Husband’s gift of life as donation appeal is made

John and Tracy Bielby.
John and Tracy Bielby.
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A husband is preparing to donate one of his kidneys to dramatically improve the quality of life of his wife.

John and Tracy Bielby will be in hospital on Friday for the procedure after a new kidney could not be found for Mrs Bielby from the transplant waiting list.

The couple, of Ackworth, are appealing for more donors to come forward to tackle a chronic shortage - and for a change to rules which allow families to veto loved ones’ wishes for organs to be passed on.

Mrs Bielby, 44, was born with a condition which caused her kidneys not to develop properly and needs dialysis.

She had been on the waiting list for a new kidney for three years after a previous transplant which worked for 23 years failed.

Mrs Bielby said: “They said I couldn’t get one off the donor list because my antibodies are too high. But I probably would have got one if more donors came forward.

“We saw a consultant and John said he wanted to be a live donor.

“At first I didn’t want him to go through with it but it is my only option.He just wants me to live a normal life again.”

Mrs Bielby described the improvement to her daily life after she had her last transplant.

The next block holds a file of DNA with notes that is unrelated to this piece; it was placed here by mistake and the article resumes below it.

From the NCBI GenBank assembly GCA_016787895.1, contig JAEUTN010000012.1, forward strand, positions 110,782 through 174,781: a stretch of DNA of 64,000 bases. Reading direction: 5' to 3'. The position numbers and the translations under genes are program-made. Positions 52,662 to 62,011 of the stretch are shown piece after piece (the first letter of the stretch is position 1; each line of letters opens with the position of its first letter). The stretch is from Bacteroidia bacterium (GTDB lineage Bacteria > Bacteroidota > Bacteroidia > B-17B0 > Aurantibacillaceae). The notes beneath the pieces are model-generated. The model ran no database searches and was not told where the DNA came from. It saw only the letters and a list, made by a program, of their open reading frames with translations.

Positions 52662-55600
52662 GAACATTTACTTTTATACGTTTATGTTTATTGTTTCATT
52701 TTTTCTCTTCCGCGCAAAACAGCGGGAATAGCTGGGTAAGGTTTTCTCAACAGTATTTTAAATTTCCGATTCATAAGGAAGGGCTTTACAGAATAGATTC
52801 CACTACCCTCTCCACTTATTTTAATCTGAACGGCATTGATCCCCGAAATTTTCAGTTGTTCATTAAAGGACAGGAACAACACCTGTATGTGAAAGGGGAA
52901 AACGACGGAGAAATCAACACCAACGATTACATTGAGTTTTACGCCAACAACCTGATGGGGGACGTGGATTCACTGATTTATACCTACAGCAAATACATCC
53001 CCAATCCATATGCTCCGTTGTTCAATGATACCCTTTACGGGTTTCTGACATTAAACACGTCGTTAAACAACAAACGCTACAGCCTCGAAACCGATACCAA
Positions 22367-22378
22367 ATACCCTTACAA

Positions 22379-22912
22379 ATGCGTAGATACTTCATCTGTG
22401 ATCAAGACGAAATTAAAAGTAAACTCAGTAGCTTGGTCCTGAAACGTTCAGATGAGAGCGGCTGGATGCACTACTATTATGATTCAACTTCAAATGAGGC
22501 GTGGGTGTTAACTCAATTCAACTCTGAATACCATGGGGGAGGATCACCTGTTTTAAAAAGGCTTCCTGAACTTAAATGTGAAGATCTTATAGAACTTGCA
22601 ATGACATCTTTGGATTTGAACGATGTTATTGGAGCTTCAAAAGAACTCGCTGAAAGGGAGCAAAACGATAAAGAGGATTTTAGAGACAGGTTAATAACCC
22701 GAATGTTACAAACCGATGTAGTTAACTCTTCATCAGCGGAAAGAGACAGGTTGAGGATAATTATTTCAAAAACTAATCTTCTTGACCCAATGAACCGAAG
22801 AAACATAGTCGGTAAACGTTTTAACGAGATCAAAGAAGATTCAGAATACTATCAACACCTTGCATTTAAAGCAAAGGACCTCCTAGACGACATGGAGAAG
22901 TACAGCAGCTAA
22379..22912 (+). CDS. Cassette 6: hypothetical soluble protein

She said: “I went to university. I met my husband and we travelled all over on loads of holidays.

“You can’t travel when you are on dialysis.

“You have restrictions on your diet and on fluid intake, which is difficult in hot weather. I haven’t eaten a proper meal for about 12 months.”

Mrs Bielby said it was easy for people to become a donors and pass on much-needed organs after they die.

She added: “There’s an option when you people get their driving licence to sign up.

“It’s easy enough to do. But it is still left to families to decide if they want it to go ahead.”

The UK has one of the lowest donor rates in Europe - even after record numbers of organs being donated and transplanted last year.

In Wales, a groundbreaking new system was introduced last December which means people are deemed to have consented to donate organs unless they have opted out. But the system is not in place in England and Scotland.

Latest figures show the biggest obstacle to organs being passed on UK-wide is refusal by families.

The consent rate was 62 per cent last year, way short of the government’s target of 80 per cent by 2020. The consent rate is just 34 per cent for black, Asian and minority ethnic communities.

To join the NHS Organ Donor Register visit www.organdonation.nhs.uk or call 0300 123 2323.